Fertility Grief complicates Mother’s Day and Father’s Day. As we approach Mother’s Day, Project Pomegranate invites you to walk beside those who grieve, and to tend to the ways in which your congregation can provide support. Consider sharing Though the Darkness Gather Round: Devotions about Infertility, Miscarriage, and Infant Loss! This book is an excellent resource.
I have been in labor for almost eight years. There have been ultrasounds. There has been blood work. There has been pain: both physical and emotional.
I feel called to motherhood. It’s as strong as the calling I felt to ordination almost ten years ago. It’s as strong as the calling that I felt to marry over eight years ago. But, I am still a childless mother in the the way most mothers are recognized. My bio below lists no children in our immediate family.
When I first began the journey toward motherhood, I was naïve.
After being married a year, I thought we’d start trying to have kids and then nine months later pop out a beautiful baby. I saw so many of my friends become mothers so easily. My mind and body felt strong. I saw no groaning up ahead. Why would childbirth not happen easily for me?
I had no idea the process of waiting for a baby can extend from one Mother’s Day to another, year after year.
I had no idea that labor pains sometimes can feel like the awkwardness of attending a party and being asked by a stranger “Why don’t you have children?” It’s finding your way to a polite response, though what you really want to say is “bug off.”
I had no idea that labor pains can feel like a dear friend telling you she’s pregnant with her third. It’s finding a way to say with a smile and a hug, “Congratulations!” You are happy for her, but . . .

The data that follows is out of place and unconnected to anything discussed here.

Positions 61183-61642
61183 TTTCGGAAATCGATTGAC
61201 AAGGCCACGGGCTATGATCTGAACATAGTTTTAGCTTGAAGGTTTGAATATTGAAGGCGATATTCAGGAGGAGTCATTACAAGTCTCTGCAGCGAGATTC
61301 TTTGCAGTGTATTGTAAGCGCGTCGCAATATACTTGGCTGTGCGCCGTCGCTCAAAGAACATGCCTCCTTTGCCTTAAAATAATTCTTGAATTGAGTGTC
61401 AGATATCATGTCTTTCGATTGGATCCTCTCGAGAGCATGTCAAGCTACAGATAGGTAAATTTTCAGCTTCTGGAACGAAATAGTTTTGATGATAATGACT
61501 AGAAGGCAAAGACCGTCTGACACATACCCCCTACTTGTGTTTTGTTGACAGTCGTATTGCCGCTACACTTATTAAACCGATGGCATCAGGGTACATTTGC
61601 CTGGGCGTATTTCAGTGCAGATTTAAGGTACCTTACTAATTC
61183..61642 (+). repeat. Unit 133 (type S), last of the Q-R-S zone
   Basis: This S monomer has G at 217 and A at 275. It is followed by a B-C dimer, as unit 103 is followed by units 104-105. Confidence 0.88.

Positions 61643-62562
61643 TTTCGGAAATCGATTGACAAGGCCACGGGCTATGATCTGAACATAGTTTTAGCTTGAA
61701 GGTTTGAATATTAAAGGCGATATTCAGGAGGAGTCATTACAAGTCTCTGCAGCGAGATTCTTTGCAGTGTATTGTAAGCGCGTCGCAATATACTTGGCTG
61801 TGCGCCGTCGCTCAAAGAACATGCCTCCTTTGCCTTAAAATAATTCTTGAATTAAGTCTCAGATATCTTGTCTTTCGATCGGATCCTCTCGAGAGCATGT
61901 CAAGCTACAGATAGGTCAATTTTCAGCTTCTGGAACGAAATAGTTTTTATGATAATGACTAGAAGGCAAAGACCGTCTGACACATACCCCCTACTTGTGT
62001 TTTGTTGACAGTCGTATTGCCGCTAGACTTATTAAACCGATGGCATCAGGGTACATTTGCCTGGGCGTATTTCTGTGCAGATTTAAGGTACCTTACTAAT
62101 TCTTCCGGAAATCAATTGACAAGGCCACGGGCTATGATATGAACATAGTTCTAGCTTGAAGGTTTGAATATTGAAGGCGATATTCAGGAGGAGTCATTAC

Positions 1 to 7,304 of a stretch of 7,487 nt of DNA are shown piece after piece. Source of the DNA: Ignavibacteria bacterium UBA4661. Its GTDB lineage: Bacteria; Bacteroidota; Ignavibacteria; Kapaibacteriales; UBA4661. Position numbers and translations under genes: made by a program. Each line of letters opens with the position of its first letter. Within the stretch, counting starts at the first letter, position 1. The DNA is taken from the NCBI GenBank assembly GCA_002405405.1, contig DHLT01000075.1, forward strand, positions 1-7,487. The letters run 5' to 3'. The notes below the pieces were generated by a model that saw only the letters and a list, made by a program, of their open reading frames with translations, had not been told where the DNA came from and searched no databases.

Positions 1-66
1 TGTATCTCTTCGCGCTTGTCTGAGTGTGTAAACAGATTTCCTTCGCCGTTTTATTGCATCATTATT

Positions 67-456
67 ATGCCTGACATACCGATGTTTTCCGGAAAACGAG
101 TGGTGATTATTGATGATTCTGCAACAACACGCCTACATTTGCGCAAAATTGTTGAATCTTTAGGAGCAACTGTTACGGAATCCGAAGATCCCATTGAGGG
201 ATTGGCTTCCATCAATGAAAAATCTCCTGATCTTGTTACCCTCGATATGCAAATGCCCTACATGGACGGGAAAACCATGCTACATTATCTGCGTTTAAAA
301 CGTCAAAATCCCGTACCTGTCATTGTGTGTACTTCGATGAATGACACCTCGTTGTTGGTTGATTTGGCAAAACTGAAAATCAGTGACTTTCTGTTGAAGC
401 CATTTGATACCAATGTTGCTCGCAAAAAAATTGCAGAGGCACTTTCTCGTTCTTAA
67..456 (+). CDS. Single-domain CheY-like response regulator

I had no idea that I’d have to invite doctors and lawyers and friends into the process—a process that should have been all about love between my husband and me but instead became a process that included contracts, test tubes, and diagrams of the fertilization process between an egg and a sperm.
Through this painful waiting, I’ve asked God a few questions:
Where are you God when what seemed so sure fell through again?
Where are you God when I had to preach about a teen-aged girl having a baby again?
Where are you when my college girlfriends gather to talk about their babies, and I have nothing to offer again?
Throughout this journey of motherhood I’ve always had a choice.
I’ve had a choice to believe that God has clothed me in the scarlet letter of infertility (and God hasn’t).
I’ve had a choice to believe that this wait is punishment for some un-confessed wrongdoing (I don’t believe it is).
I’ve had a choice to believe that I will never welcome children into our family (I still believe we will and are already in some non-traditional ways).
At this juncture of the journey I choose to believe that the desires of my heart will come to fulfillment, somehow, someway. As I continue to wait, I’ve been given the opportunity to experience God’s love at a deeper level than I ever could have imagined. Friends blessed me with deep expressions of kindness that have healed parts of me that I didn’t know were so broken. My husband and I have leaped into the certainty of “No matter what, we are going to get through this together.” And my faith has come to the other side of knowing for sure that even as this season of waiting labors on, my waiting is not in vain. God’s kingdom is coming though it is not already here.
Like Paul told the believers in Corinth, “we have this great ministry, we don’t lose heart,” God has reminded me of this time and time again. And it has been love that has carried me through this labor—love of what my heart has seen, though my eyes have not. In God’s kingdom, we groan together and wait.